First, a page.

The Temecula Library, Weekly Farmer’s Market at the Promenade Mall, Weekly Farmer’s Market in Old Town, Saturday flea market on Winchester, outside of the wineries, outside of local breweries.

Strategic selling locations nearby Riverside County include:

Camp Pendleton in Oceanside, Avocado Days in Fallbrook, numerous hot rod events around the area.

Gourmet Aviator

Built by M&R Specialty Trailers and Trucks.

Strategic Events

Strategic events are festivals, fairs, and public gatherings that include mobile food vendors. Strategic events very often must be booked very far in advance of the event. They represent opportunity for high volume of sales in a short period of time. In future years as we develop additional relationships, we expect to participate in more of these lucrative annually held events.

Strategic events in Riverside County include:

Ballon and Wine Festival, Summer Concert Series, Summer Movie Nights, Temecula Food Truck Rally, Pet Adoption Events, High School Homecoming, High School Sporting Events, Sport Team Fundraising events, Fall Festivals, Halloween Festivals, Christmas Tree selling locations.

We hope you use this post to develop your own operations plan. If you’re having trouble figuring out where and when to vend one of the best places to start looking is at the social media profile of other food truck vendors in your area. The most popular food trucks will regularly publish their hours of operation / where they plan to vend on social media websites like Twitter and Facebook. This makes it easy to find locations that allow mobile food vendors on a regular basis.

Finally, start to be more aware of where you see food trucks operating around the city. If on your next trip to Home Depot, you see a concession trailer take note of the location and add it to your list of potential vending locations. Simply being aware of your surroundings as your doing your regular routine around the city will help you identify other profitable vending locations.

Real-World Food Blogging Topic Ideas for Food Truck and Restaurant Owners

Own a restaurant or food truck, but aren’t sure if you should take time to publish a blog? The reality is if you’re operating any type of food business finding the time to sit down and write a blog post or record a video won’t be easy. After all, you’ve got a business to grow and customers to serve.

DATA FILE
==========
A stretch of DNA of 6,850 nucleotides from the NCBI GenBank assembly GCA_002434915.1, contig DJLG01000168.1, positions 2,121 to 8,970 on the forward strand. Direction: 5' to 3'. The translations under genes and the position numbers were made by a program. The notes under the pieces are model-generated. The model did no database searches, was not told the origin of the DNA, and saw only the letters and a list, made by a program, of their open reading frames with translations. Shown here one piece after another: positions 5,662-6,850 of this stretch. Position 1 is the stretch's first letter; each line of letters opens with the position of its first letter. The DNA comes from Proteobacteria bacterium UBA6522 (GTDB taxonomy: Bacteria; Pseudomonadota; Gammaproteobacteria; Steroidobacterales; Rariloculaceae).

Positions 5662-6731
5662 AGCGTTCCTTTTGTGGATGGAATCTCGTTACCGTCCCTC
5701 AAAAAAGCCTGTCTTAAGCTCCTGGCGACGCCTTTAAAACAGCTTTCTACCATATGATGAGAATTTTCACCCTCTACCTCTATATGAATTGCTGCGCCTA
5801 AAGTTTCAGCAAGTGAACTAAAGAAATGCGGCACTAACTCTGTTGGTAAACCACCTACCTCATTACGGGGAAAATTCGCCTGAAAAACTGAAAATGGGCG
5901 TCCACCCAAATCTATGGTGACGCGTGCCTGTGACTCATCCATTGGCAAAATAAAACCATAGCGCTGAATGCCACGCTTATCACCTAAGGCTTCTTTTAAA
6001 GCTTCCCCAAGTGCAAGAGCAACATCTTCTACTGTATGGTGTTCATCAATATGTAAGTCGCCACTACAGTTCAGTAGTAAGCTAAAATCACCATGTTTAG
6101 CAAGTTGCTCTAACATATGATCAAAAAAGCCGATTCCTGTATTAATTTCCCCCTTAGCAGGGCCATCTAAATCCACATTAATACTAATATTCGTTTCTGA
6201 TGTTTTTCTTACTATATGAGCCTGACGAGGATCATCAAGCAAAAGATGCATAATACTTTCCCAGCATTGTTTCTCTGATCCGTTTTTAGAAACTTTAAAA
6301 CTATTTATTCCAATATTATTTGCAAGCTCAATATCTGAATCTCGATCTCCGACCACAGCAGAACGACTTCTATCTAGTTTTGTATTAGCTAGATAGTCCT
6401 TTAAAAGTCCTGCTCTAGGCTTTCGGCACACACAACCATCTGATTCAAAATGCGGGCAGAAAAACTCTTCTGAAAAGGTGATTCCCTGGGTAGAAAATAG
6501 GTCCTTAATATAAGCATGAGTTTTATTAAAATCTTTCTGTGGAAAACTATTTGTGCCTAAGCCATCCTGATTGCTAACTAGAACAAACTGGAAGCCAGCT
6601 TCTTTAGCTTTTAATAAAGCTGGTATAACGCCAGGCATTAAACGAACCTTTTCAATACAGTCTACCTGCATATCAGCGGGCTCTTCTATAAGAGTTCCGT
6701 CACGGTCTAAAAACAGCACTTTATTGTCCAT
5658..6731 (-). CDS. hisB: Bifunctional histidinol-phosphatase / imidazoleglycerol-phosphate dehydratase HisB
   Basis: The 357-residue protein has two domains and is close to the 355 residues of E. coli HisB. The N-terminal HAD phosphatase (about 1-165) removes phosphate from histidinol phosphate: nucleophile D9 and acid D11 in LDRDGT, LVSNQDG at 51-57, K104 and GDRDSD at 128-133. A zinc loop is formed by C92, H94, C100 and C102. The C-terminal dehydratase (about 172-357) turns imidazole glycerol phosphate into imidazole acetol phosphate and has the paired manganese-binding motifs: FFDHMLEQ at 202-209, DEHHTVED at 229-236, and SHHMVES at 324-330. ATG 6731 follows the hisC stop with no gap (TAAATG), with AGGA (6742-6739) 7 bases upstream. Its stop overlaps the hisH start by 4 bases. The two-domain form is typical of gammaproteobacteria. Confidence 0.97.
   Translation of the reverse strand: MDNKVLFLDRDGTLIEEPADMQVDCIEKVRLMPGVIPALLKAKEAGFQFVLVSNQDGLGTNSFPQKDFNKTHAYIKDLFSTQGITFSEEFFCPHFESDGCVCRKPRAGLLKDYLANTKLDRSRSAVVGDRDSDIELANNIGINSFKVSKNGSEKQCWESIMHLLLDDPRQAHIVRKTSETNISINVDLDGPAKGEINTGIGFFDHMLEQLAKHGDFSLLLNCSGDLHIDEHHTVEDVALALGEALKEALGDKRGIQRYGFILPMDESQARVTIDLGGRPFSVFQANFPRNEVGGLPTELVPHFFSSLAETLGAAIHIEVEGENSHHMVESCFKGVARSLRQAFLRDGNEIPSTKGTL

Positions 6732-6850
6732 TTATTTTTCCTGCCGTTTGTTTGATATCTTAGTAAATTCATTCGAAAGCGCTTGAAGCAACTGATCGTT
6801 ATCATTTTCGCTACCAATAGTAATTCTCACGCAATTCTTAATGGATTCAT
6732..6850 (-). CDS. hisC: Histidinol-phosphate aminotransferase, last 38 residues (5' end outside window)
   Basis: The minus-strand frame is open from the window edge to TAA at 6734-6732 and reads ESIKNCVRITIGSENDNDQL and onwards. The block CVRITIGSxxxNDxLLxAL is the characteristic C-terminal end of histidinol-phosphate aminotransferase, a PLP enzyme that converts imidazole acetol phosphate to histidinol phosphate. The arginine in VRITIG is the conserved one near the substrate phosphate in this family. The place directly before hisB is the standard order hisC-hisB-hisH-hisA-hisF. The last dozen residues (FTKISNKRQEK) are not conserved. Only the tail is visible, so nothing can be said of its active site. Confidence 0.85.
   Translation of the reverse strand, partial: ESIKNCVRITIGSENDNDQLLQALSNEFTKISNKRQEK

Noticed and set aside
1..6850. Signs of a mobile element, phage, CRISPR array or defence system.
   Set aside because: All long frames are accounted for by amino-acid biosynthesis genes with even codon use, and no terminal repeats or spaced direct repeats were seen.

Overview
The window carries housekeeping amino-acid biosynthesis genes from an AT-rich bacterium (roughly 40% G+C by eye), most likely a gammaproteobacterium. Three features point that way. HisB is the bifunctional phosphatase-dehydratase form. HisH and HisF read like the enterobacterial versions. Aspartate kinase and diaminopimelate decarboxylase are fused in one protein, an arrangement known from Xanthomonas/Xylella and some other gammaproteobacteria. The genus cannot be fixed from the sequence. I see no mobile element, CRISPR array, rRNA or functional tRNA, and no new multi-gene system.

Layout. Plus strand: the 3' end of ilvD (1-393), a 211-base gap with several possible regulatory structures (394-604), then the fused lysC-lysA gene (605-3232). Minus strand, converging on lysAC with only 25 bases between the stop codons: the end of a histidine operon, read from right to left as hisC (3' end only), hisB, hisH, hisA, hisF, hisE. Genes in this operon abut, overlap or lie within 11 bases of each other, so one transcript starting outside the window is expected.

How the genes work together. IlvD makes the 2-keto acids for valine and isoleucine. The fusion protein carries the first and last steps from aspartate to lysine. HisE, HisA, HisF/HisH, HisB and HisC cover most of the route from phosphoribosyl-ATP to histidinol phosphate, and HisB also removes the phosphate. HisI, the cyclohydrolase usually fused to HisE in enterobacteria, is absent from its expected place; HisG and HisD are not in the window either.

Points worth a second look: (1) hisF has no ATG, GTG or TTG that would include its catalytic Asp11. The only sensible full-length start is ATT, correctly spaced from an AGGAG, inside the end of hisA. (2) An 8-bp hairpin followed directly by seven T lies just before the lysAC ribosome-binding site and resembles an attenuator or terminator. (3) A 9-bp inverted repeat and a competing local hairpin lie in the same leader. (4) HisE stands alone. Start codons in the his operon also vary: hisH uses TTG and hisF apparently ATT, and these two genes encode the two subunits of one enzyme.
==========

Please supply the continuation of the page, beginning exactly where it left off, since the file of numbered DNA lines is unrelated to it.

Truth be told, if you own a restaurant and are trying to decide what type of marketing tactic you should invest your limited time and effort into, we don’t recommend blogging as the first option. There are plenty of other ways that are going to get you a faster return by driving more customers to your business.

Some faster ways to increase awareness of your business online include focusing on generating positive reviews for your restaurant on websites like Google My Business, Yelp, and Facebook. Consumers use these websites to discover new places to eat and decide where they want to dine. Other strategies such as offering coupons or limited time discounts work well to drive more immediate traffic to your establishment. Both ideas will bring diners to you faster than a blog ever could.

Is Blogging Right For Your Food Truck Business?

The Benefits of Publishing a Blog

After reading the first section of this post, it might feel like we don’t believe in blogging. This couldn’t be further from the truth. Assuming you have the time and ability to publishing entertaining or helpful content regularly, it can deliver an astronomical return on investment. The point is you aren’t going to realize the benefits today, this week, this month, or even this year if you’re just starting out.

But if you can push through a couple years blogging and come out the other side, you’ll realize some incredible benefits like massive awareness and increased loyalty. Essentially, you’ll have a digital magazine that people enjoy consuming regularly.